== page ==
Memento Stones is a blog dedicated to the art and iconography of gravestone carving. As an artist, designer, autodidact and lifelong taphophile, it is my personal mission to spread the word about inspired memorial art with an emphasis on - but not entirely limited to - regional stone carvings produced prior to the Industrial Revolution. Please read on and enjoy the images. I hope you will find some inspiration!

Sunday, March 14, 2010


This is a space to celebrate the tradition of memorial stone carving.

Historic funerary practice has included rituals from exposure to cremation to interment in sarcaphogi and massive monuments on the scale of the ancient Egyptian pyramids. People create ephemeral wooden gravemarkers, place objects as offerings on individual tombs and, increasingly in our contemporary culture, erect roadside monuments to victims of violent accidental death.

The need to make sense of what becomes of us once this life is extinguished is among the oldest of human desires. It is arguably the source of all religious practice and correspondingly among the most ancient of subjects to be addressed by artists and artisans. It is still with us today, albeit pushed to the margins like so much of the rest of our response to death and dying in contemporary, post industrial society. In periods of fear of and respect for death as a natural part of the life cycle, memorial art blossoms and thrives. All art is a reflection of the culture which creates it…….but that’s a whole other road to go down…..

As a child I grew up in a small New England town with a burial ground dating back to the 1630’s. It affected me profoundly. At the age of 4 I began  attending a nursery school run by the local Congregationalist church. The playground backed up to the cemetery and I spent a lot of time peering over the chain link fence at those mysterious winged faces from the past. 
Throughout my life that old graveyard has been one of my favorite places to return to, walk in, to think and just to be – alone with my thoughts, with nature and with the spirits of the past.

As an adult I practice art and design more or less professionally and live in a cabinet of curiosities with collections of objects ranging from seashells, to tramp art, to old vinyl lps and books about death and dying. I’m sort of a total amateur archivist.

For more than a decade now one of my greatest passions has been collecting photographic images from 100’s of 17th and 18th century period graveyards, mostly in New England, but extending as far south as the Carolinas.  It’s an addiction (I definitely have an addictive personality-ask anyone who knows me!). My plan is to eventually publish a book with a selection of some of the more interesting images in the hopes of adding my work to the list of works created by other taphophiles and lovers of memorial art.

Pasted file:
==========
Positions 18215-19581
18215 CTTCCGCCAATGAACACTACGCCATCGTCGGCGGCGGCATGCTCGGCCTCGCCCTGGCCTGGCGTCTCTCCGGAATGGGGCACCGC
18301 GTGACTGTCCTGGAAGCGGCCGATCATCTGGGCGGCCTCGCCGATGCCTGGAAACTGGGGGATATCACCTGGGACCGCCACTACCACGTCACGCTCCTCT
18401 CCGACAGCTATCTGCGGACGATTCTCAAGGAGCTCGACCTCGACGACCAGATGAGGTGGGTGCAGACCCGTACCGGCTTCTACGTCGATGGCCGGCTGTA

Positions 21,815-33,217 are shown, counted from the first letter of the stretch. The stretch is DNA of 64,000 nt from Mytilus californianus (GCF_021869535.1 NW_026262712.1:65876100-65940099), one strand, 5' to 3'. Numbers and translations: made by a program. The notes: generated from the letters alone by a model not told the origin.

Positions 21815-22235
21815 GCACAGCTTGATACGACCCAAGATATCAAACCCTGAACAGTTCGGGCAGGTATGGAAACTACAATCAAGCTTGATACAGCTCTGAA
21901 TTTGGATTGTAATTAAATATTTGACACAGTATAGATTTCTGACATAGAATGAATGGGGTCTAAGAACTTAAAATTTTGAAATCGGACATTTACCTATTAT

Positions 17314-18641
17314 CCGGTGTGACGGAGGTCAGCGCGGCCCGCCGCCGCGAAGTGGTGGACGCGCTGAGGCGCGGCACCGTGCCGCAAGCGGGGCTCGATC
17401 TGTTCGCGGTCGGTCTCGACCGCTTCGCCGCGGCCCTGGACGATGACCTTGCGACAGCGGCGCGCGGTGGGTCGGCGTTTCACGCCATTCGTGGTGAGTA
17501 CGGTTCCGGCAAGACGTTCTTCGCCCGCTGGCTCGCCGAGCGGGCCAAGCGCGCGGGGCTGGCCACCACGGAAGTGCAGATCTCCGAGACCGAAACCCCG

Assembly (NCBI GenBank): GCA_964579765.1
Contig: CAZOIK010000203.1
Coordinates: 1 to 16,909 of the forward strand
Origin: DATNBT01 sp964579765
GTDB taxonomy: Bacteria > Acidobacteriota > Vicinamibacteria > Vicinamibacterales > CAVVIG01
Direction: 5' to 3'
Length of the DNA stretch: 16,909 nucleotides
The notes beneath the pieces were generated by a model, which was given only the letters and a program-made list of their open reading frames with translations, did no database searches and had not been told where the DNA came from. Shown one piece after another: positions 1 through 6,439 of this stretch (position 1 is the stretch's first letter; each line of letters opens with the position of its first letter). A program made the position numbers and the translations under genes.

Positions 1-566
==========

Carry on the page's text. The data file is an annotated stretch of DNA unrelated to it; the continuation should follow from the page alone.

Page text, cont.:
I plan to share a portion of that work here in order to create a resource for people already interested in the subject and as a means of introduction for those to whom this may be new. Spending time among the dead can be a very effective way to position oneself within the greater scheme of things…..but oops, off on another tangent…..

……back to the stones….To start with I will be sharing other people’s work. Over the years I have added books, photographs and works of art to my collection, objects produced by gravestone enthusiasts who have gone before me. It’s a nice collection and perhaps some local museum or historical society may be interested in exhibiting some of it. I have previously helped create the exhibition Saving Face at the Wethersfield Historical Society in Wethersfield, CT-an event to help raise awareness and funds for FACES, an organization dedicated to preservation and restoration of Wetherfield’s historic stones. 

Check out my next entry for examples of objects from my collection...

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